In Vietnam I chose it because of almost every reason you have heard why anyone would. But my primary reason was ammo.
      I very seldom used my M-14 on full automatic so I always had ammo left after eveyone else hosed the jungle down on full auto and they all came to me for more. So I stole the little Carbine and never had to give up my ammo again. I still love that little popper.

  5. avatar el Possum Guapo Standartenfuher " they think we're making pizza's Oberst von Burn says:

    A Korean war vet once berated my ability to hit a clam shell on the opposite side of a river( “you only get one shot”). He expounded on the abilities of that rifle to hit that target up to 3 hundred yards. I handed the rifle to him to “Sho me”
    ” Oh” , he says ” that’s not the same rifle” as he was so drunk he had confused an M1 Carbine with an M1 Garand… Korea the forgotten war, some of the vets tales of adventure are quite horrific. The human wave, women and children first, had to suck for a U.S. machine gunner…… Kinda pissed “We” fought those wars (Kor/Nam) to defeat Communism , now every damned thing you buy is Made in China,,,,,,,the rants not done I’m just getting started, ,

    1. avatar Gov. William J Le Petomane says:

      Probably a good idea to never hand weapon to someone who’s too drunk to tell the difference between an M1 Garand and an M1 Carbine.

    2. avatar PissedOffVeteran says:

      Well I’ll double down with you on your rant.
      I fear we will be full blown Communist in a year or two. Maybe less with the way the Democrats are going at it.

  6. avatar Michael says:

    I think there was proprietary cartridge, the 5.7 Spitfire/Johnson, a .30 cal. carbine round necked down to .22 cal. It was written up in the gun magazines back in the late ’60s early ’70s . I don’t know if it was ever commercially available. If anyone else knows about this cartridge, please post. I’m thinking about a Ruger .30 cal. Blackhawk with a barrel sleeved down to .22. It’s projects like this that help keep my mind off of all of the political stuff I can’t do anything about. -30-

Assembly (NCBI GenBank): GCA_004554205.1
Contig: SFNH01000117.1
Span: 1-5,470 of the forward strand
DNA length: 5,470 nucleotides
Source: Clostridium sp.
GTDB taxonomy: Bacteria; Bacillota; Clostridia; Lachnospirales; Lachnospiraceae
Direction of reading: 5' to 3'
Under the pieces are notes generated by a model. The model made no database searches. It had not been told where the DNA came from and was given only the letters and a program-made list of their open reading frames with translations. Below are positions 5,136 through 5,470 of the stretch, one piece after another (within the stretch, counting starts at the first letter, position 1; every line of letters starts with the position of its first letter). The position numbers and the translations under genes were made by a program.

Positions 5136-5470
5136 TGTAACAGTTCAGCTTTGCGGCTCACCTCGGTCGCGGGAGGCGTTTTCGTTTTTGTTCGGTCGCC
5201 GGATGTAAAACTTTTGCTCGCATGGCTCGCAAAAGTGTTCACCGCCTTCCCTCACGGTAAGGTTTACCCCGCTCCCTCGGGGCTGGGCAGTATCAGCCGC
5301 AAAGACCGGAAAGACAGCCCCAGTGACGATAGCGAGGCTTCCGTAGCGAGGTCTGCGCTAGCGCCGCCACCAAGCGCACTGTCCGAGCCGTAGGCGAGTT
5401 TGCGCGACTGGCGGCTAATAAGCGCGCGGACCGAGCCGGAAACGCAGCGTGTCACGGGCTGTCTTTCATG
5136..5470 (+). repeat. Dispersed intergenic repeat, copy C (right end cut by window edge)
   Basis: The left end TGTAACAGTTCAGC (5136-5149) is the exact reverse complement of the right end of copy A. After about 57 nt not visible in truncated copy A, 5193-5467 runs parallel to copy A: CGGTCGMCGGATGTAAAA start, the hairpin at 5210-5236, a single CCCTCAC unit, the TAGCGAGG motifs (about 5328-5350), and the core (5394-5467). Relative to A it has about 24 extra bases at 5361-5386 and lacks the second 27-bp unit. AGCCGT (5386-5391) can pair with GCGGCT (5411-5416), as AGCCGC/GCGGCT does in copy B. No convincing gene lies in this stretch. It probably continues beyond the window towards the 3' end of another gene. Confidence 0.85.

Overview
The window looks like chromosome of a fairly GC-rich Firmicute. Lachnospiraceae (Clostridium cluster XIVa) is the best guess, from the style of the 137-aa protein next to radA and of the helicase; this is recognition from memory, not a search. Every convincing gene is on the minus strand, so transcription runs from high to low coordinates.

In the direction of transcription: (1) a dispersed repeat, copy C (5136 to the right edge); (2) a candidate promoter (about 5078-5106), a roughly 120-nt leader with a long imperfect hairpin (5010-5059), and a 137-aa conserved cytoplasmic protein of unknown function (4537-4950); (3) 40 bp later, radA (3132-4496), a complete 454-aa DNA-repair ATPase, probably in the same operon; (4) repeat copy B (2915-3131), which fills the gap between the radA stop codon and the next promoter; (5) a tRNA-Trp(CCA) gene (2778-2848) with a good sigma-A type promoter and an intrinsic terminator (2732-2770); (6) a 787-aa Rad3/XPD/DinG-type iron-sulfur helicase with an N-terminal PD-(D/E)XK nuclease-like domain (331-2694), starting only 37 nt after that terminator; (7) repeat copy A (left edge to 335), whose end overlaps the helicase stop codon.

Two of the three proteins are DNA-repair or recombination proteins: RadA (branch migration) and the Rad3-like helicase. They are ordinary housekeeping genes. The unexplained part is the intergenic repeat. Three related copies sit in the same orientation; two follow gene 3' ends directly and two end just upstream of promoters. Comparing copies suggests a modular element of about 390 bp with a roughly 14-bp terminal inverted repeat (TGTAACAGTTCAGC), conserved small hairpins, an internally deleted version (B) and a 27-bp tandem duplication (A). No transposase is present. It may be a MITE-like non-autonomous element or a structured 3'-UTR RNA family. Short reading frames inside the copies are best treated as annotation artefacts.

1. avatar Another Mike says:

      Yes it was produced and had a small dedicated following. However they got old and the younger guys showed little interest. I had the opportunity to purchase a 5.7 Spitfire (Melvin M. Johnson designed the round, same guy as the Johnson rifle and MG of WW2) set up, rifle, cases, dies, etc. a few years ago. Passed on it. Niche crowd.

      I think if they could get the gas to work, a .22 TCM would be good. Cut down 5.56 cases (parent case of the TCM) easily fit into a carbine magazine. Then you could pack your Rock Island 1911 and carbine, both shooting the same hot little round. Funny thing is the Philippians has plenty of the rifles and RIA could knock out quite a few converted to fire the round, if they saw the interest.

  7. avatar James W Crawford says:

    The fact that British security forces in Ireland traded in their .30 caliber M-1 Carbines for Ruger Mini 14 s chambered for 5.56mm raises questions about the sanity of people who have a fetish for ARs chambered in 300 Blackout.

    1. avatar Mike says:

      M1 Carbine was good for its day, and was a great Police round. It would make a great home defense round nowadays. Light weight gun, short range. However a M4, or short AR15 is cheaper, an penetrate body armor and is more readily available.
      Many Special Forces, including the SAS used M1 carbines.
      Releigh NC Museum has an exhibit on “carbine Williams”

      Great for its day, better options now.

      1. avatar James W Crawford says:

        I absolutely agree with you about the M1 Carbine being great for its day. I wish that I had not neglected to buy one back when they were still inexpensive.
        However; semiautomatic rifles chambered for 5.56 mm or .223 are just as light and handy. More importantly, the external ballistics and internal ballistics of .223 or 5.56mm are vastly superior to the 300 Blackout which is so similar in performance to the .30 Carbine round. It is one of the few examples where larger caliber is NOT better. The longer, higher velocity .22″ diameter bullet is going to shoot flatter and actually inflict greater wound volume.

        The only apparent advantage of a .300 Blackout is that when loaded with heavy weight, subsonic bullets it will be nearly silent when shot through a suppressor.

        Anyone who has seen what happens to an AR when you accidentally load a magazine of 300 Blackout ammo in a rifle chambered for 5.56mm would understand that the imaginary advantages of the 300 Blackout are not worththe very real risks.

    2. avatar Ardent says: